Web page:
Black Terror #1

Story by
Art by
Mike Lilly
Colors by
Vinicius Andrade
Letters by
Simon Bowland
Cover by
Dynamite Entertainment

This Dynamite incarnation of "Black Terror" is a spin-off of the recent "Project Superpowers" series, and perhaps this issue reads better if you've read that series first. But I doubt it, because the first issue of "Black Terror" establishes the setting fairly well, and though the other "Project Superpowers" gang shows up in a number of panels, it's really the Black Terror himself who matters. This is his story, his quest for revenge and/or answers, and it's not very good at all.

The Black Terror was originally created in the early 1940s as one of any number of Batman rip-offs that dotted the Golden Age comics landscape. Like Batman, the Black Terror did not fight crime alone. His sidekick was the young and powerful...Tim. The Black Terror and Tim punched their way through gun-wielding gangsters and axis sympathizers, and, like many of his costumed brethren, didn't last into the 1950s. But his striking skull-and-crossbones costume lodged in readers' minds long after the character's demise, and he has been revived in various forms over the past two decades, most notably in a painted series by Dan Brereton in the late 1980s and as a part of Alan Moore's "Tom Strong" menagerie a decade later.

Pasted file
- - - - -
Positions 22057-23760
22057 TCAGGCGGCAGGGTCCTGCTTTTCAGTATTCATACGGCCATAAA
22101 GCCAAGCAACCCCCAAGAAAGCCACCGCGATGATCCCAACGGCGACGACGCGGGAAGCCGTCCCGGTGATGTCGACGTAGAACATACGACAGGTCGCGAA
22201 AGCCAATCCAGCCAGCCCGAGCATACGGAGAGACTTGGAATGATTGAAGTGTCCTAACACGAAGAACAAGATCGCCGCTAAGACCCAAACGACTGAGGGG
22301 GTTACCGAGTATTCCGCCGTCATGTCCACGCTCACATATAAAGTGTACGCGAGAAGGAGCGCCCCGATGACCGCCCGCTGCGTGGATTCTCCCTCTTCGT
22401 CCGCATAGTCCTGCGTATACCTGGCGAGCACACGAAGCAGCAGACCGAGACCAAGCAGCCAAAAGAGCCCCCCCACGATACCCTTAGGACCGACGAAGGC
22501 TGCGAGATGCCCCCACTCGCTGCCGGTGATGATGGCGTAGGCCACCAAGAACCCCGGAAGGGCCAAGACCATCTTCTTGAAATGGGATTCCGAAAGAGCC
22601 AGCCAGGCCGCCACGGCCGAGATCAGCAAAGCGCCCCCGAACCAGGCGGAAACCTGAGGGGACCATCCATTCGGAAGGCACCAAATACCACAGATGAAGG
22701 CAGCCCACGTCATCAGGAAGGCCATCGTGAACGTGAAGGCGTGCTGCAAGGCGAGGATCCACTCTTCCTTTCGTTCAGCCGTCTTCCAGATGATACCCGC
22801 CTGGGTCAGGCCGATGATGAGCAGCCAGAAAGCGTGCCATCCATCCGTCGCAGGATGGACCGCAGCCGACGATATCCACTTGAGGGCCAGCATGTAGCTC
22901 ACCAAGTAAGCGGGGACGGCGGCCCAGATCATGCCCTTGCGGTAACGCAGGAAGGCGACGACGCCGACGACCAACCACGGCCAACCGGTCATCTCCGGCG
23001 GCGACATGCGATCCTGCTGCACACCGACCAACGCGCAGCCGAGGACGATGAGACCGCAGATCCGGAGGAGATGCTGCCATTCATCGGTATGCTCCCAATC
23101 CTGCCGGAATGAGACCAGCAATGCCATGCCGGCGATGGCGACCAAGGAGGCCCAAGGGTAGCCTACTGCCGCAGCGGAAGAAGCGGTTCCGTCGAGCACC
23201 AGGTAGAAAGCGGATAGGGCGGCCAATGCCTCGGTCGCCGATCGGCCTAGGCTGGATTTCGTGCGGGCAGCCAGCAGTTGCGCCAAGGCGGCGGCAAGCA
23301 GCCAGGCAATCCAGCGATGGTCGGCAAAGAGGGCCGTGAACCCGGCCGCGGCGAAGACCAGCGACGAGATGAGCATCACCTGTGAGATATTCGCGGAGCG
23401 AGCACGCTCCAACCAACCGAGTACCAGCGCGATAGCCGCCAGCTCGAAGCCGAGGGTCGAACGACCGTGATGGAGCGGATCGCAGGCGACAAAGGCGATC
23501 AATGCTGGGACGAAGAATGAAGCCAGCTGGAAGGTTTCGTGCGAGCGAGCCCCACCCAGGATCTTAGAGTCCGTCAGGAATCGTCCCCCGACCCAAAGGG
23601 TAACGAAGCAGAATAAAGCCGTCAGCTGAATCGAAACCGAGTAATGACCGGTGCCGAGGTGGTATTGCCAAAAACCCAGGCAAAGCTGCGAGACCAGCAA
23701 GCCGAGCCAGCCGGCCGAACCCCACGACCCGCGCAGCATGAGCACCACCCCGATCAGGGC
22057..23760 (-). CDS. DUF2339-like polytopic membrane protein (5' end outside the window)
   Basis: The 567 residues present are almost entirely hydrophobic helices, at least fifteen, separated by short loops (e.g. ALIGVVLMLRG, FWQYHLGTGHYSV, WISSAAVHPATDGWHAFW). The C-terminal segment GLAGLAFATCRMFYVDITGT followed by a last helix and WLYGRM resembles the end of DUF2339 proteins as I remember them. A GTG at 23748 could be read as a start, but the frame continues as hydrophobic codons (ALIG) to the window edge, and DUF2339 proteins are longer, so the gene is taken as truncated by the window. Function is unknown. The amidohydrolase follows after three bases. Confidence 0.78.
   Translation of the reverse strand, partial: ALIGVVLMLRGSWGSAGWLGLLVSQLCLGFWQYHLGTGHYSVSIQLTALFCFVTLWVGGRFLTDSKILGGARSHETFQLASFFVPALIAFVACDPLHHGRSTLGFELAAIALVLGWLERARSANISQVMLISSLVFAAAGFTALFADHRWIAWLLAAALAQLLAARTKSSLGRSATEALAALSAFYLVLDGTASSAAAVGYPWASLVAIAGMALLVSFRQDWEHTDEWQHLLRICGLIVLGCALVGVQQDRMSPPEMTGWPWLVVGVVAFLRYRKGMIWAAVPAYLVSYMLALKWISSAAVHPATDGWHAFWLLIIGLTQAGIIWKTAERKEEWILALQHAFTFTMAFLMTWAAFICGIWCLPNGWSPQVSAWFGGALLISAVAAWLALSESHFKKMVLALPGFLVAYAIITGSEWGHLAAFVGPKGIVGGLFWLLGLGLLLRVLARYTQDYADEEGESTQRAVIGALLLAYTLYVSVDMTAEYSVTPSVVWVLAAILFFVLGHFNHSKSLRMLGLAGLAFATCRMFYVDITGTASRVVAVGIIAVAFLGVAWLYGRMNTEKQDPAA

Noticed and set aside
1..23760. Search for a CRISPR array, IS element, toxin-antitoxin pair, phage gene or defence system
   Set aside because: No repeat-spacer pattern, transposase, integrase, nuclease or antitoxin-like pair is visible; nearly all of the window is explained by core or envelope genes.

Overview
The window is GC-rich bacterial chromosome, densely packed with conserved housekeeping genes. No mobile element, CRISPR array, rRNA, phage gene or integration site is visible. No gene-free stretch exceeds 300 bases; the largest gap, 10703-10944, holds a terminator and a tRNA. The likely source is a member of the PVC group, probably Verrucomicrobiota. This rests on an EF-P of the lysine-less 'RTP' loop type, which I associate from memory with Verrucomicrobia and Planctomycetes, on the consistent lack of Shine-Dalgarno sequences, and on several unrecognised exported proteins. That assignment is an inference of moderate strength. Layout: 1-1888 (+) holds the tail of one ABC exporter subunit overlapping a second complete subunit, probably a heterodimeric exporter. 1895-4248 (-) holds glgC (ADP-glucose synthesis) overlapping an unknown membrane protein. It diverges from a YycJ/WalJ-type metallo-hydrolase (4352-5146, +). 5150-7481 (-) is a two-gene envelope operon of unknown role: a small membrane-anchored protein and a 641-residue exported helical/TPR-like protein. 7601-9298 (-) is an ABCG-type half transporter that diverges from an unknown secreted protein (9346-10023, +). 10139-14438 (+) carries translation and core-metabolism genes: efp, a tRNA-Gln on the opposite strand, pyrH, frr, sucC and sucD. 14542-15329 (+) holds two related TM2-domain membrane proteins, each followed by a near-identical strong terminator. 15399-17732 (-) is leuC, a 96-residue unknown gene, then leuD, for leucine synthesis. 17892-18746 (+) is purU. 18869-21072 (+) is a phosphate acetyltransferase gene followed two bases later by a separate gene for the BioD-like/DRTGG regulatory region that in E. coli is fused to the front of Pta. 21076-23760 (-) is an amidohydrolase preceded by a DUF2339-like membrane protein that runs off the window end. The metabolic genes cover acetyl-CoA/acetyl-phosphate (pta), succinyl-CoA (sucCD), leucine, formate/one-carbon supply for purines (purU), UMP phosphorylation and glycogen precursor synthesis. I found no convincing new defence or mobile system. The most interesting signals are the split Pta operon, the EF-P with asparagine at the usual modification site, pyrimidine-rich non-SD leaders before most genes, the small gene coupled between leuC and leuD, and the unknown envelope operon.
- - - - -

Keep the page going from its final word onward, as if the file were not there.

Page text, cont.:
Dynamite's "Black Terror" #1 doesn't live up to any of those previous revivals. It doesn't even live up to the promise of its handsome John Romita, Sr. variant cover.

The most obvious problem is the art, which is drawn by Mike Lilly, digitally inked (or so it seems to me) and then "painted" by Vinicius Andrade. It's ugly, muddy, and grim. It's not so different from the look of the "Project Superpowers" series itself, and I guess that's the point, but that series didn't look good either.

Then there's the dialogue, written by Jim Krueger. I've enjoyed other Krueger work in the past, but his recent work has seemed burdened by a ridiculous level of self-seriousness that verges on parody. Everything about "Black Terror" #1 screams parody, actually, except that it keeps reminding us that it's oh so serious by having such grim artwork and pained facial expressions. But the dialogue! Here's a sample: "One thing I learned in the war," says the Black Terror. "There's even a silver lining to being attacked by an army...it takes a while before you run out of enemies." What an astute observation! Or how about this back-and-forth:

"The president has Tim, Jet," says the Black Terror.

Jet replies, "Do you know for sure?"


And imagine that dialogue being spoken by the most straight-faced, tight-lipped superheroes ever, as if they are speaking profound life lessons.

The issue is full of stuff like that, and the "cliffhanger" at the end is laughable in its mock-seriousness and faux-gritty determination.

"Black Terror" #1 is what happens when you take a silly public domain character and try to make him as "cool" as possible. But just because you yell, "this is serious!" over and over, that doesn't make it so. And it definitely doesn't make it any good.

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